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If you’re in the business of SaaS or another term subscription, chances are you know what ARR and MRR (Annual Recurring Revenue and Monthly Recurring Revenue) are. But do you know if you’re calculating your ARR correctly? Because there’s a good chance you may not be.

In fact, according to Jordan T. McBride of ProfitWell, after polling 50 Software as a Service companies, they found that two out of five companies weren’t calculating their ARR properly. These companies, McBride said, “were including or discluding something they shouldn’t be in their annual recurring revenue calculations.”

That’s a lot of miscalculations, which can lead you to under or over-estimate the trajectory and health of your business, and essentially misrepresent yourselves to investors, advisors, and your team. These things can damage your business and your reputation.

So how do you know if you’re calculating your Annual Recurring Revenue properly? We aim to guide you in the right direction with this article, so keep reading.

What Is Annual Recurring Revenue (ARR)?

If you’re new to term subscriptions or the SaaS world, you may not even know what ARR is. So allow us to give a quick explanation before we delve deeper into how to calculate Annual Recurring Revenue and why it’s important for your business.

ARR – or Annual Recurring Revenue – is an important metric for SaaS and term subscription businesses that allows them to calculate just how much yearly revenue they will generate from term subscriptions, contracts, and any other recurring billing they have.

Monthly Recurring Revenue (MRR) is how much generated revenue you receive on a monthly basis from the abovementioned billing cycles, and ARR is simply the annualized version of that. It’s primarily used to measure your growth year-over-year.

APR

Why Is ARR Important For Your Business?

Annual Recurring Revenue is one of the most important metrics for your subscription-based or SaaS business. When calculated properly, it allows you to essentially predict your yearly revenue, track your growth, and ensure your business model is working.

According to the Corporate Finance Institute, these are the three main reasons why ARR is important for your business. Let’s take a deeper look at each of them.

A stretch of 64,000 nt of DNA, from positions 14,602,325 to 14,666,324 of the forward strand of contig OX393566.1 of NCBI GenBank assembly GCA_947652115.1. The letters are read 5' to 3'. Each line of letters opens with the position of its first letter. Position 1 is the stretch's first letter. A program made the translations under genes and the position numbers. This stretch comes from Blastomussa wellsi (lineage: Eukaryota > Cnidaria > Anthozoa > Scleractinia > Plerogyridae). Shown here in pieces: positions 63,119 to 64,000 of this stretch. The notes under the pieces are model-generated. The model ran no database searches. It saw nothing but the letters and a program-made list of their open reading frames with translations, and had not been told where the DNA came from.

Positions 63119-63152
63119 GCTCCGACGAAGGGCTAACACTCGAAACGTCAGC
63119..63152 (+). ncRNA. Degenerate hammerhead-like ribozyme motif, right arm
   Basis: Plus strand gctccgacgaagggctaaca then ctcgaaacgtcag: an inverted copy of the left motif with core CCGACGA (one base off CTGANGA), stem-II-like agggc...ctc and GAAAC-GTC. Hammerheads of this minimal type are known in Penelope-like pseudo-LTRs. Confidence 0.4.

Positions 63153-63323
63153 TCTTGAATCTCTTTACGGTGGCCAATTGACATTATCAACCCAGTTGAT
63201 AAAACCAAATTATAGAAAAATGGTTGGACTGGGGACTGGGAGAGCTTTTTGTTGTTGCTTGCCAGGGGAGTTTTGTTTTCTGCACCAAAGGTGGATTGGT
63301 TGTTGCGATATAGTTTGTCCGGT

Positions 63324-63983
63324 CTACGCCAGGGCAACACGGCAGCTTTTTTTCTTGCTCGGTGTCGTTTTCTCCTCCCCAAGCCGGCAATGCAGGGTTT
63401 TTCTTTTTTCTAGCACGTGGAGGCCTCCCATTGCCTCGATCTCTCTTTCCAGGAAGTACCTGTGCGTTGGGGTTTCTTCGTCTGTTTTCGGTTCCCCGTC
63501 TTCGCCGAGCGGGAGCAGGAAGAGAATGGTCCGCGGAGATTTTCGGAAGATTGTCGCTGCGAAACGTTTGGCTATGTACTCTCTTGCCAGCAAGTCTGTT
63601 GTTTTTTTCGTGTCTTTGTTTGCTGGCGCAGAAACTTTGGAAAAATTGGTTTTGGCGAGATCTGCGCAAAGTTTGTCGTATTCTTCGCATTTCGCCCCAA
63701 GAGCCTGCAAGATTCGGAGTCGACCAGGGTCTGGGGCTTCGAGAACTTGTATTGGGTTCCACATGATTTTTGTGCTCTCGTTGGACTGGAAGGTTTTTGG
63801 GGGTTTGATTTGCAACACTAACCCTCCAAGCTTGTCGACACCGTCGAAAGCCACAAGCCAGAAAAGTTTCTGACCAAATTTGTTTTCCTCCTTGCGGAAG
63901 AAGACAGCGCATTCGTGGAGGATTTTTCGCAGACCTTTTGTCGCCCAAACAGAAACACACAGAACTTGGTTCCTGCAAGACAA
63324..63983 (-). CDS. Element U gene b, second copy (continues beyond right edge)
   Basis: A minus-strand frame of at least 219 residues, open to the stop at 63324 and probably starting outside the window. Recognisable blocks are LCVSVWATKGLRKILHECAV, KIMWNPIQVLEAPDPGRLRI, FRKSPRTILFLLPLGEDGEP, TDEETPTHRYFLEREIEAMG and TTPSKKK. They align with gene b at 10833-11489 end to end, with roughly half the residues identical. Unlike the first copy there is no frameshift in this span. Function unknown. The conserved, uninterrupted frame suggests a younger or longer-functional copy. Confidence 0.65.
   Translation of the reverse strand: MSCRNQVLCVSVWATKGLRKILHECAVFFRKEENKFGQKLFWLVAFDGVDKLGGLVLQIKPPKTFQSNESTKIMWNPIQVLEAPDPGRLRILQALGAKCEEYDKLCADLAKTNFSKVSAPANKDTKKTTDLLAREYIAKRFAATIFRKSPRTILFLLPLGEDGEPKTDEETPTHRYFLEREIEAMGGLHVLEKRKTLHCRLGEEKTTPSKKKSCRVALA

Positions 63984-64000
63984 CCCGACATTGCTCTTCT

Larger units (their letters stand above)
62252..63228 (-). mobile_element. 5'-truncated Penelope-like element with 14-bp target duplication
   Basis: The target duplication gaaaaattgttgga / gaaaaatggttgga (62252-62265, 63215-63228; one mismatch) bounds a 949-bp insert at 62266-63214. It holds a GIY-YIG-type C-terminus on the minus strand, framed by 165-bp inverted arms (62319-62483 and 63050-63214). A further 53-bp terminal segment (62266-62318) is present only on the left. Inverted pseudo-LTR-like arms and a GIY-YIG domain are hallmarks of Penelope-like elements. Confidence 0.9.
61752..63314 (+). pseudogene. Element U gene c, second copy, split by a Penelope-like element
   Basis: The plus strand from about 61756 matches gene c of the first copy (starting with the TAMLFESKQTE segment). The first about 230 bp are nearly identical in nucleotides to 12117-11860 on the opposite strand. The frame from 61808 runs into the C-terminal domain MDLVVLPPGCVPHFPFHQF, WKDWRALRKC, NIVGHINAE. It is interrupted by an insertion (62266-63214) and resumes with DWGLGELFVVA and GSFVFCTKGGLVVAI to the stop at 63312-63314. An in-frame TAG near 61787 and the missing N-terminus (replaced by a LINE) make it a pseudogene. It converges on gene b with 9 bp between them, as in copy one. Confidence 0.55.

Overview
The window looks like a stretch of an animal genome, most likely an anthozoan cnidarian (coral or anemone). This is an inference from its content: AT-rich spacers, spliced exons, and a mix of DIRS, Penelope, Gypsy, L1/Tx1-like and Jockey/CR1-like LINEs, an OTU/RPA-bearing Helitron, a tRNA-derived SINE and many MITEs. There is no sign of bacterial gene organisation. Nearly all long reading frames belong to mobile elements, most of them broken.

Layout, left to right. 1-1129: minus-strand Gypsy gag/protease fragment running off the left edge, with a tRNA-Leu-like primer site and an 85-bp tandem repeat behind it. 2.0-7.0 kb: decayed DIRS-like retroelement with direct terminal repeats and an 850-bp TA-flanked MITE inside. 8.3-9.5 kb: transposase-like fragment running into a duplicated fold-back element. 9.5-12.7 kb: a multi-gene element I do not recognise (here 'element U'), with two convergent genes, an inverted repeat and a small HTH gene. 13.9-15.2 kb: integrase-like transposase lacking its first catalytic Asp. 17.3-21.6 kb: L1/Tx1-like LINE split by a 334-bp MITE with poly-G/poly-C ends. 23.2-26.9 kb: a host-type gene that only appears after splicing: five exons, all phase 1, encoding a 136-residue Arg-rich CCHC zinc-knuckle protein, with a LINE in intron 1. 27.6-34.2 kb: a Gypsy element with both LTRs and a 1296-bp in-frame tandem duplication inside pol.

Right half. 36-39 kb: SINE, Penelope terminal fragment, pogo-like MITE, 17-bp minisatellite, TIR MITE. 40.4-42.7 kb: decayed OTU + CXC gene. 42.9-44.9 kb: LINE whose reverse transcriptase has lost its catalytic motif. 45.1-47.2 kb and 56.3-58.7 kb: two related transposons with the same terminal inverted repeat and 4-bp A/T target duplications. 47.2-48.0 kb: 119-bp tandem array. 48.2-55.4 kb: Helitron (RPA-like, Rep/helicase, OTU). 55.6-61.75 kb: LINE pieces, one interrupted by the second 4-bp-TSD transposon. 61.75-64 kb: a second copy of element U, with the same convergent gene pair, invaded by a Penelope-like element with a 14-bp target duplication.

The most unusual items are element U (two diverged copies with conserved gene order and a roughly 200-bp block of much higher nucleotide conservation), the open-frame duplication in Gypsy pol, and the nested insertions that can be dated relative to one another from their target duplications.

Tracking Your Growth:

ARR is both stable and predictable. When you use this metric to calculate your year-over-year, you then have the ability to compare several years of Annual Recurring Revenue. Comparing ARRs allows you to see how your business is progressing and whether changes need to be made.

Predict Revenue:

Annual Recurring Revenue is often used to forecast future revenue for your business. When you use your ARR as a baseline, you can incorporate it into other, more complex business calculations that will give you a projection of your business’s revenues in the future.

Evaluate Your Business’s Success.

ARR is used to calculate only that revenue generated by SaaS or term subscription services. This enables you to evaluate your business model and ensure that your subscription services are successful.

Forecasting ARR

What Is The ARR Formula? How To Calculate Annual Recurring Revenue?

Calculating your Annual Recurring Revenue is not as intimidating as it may seem at first glance. The biggest thing to remember when calculating your ARR is that you only include fixed or committed subscriptions, and recurring billing cycles and fees. So leave out one-time or variable fees.

There are two main formulas to use when calculating your Annual Recurring Revenue. You can calculate your Monthly Recurring Revenue and then multiply that by 12 (for 12 months in a year), and that will equal your ARR, which looks like this:

MRR at the beginning of the month 

+

MMR from new customers that month

+

MMR from upgraded customers that month

MMR lost from downgraded customers that month

MMR churn for that month

= True MMR.

 

MMR x 12 = ARR.

 

The second formula for calculating your ARR leaves out the Monthly Recurring Revenue completely and just focuses on your Annual Recurring Revenue. It looks like this:

 

Total dollar amount of yearly subscriptions

+

Total dollar amount gained from upgrades

Total dollar amount lost to churn

=

Annual Recurring Revenue


Have a look at some simple ARR calculation examples over at SaaSOptics.